SLAC Scientists Awarded Grants from Stanford Energy Institute
Stanford University's Precourt Institute for Energy (PIE), TomKat Center for Sustainable Energy and Precourt Energy Efficiency Center (PEEC) have awarded nine faculty seed grants totaling $2.2 million for promising new research in clean technology and energy efficiency.
Seed funding supports early work on concepts that have the potential for very high impact on energy production and use. A committee of Stanford faculty and senior staff awarded the grants to researchers from a broad range of disciplines, including engineering, economics and psychology.
"We received 30 proposals from across the campus," said PIE Director Lynn Orr, a professor of energy resources engineering and member of the selection committee. "We looked for projects where the investigators had moved into new areas of energy research for which the potential payoffs justified taking the risk associated with early-stage proposals. After a lively debate, we chose nine projects with the strongest potential for impacting the supply or use of energy."
Among the studies to be funded by grants from the Precourt Institute for Energy, which acts as the umbrella organization for energy research and education at Stanford, is one on nanostructured polymers for high-performance batteries. The principal investigator for the project is chemical engineering Professor Zhenan Bao, and the co-principal investigator is Yi Cui, an associate professor of materials science and engineering at Stanford and of photon science at SLAC.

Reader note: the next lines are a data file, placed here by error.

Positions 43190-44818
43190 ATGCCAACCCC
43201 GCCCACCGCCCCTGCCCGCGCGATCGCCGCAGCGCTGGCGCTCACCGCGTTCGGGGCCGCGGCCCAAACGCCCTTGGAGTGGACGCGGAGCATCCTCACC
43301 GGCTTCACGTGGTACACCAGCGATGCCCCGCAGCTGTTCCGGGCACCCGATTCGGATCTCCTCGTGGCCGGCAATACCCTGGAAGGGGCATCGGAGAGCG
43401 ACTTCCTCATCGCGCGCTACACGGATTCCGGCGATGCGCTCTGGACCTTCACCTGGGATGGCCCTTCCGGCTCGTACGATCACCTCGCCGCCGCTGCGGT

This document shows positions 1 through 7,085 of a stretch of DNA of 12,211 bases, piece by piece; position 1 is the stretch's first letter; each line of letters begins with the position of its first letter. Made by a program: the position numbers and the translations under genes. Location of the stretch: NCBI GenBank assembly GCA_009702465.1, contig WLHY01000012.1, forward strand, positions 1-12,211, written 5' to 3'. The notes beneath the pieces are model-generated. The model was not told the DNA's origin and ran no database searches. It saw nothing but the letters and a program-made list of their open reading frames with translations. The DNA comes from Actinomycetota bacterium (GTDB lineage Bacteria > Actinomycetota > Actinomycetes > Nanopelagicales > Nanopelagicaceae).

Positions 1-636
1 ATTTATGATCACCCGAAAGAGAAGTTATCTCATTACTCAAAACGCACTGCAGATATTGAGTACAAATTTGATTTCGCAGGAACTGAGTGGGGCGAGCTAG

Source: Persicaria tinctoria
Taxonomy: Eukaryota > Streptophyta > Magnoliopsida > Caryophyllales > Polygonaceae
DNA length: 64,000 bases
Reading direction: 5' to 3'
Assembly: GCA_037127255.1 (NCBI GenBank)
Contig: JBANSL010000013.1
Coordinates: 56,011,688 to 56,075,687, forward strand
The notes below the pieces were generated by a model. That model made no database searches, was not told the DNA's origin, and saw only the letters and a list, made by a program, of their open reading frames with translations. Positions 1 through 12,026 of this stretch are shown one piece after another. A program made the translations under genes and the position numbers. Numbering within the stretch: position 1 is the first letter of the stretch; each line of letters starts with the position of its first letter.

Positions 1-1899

Another Precourt Institute grant will fund a study on splitting water at high temperatures, which Associate Professor Nick Melosh, of Stanford's Materials Science and Engineering Department, is helping lead. Melosh is also a researcher at the Stanford Institute for Materials and Energy Sciences – a joint SLAC/Stanford institute.
Meanwhile, a project led by Frank Wolak, director of the Program on Energy and Sustainable Development at Stanford, along with SLAC Director Emeritus Burton Richter, will be funded by a grant from the TomKat Center. They will examine reliability versus cost tradeoffs in California renewable-energy investments.
Visit the Stanford News Service online for the full announcement.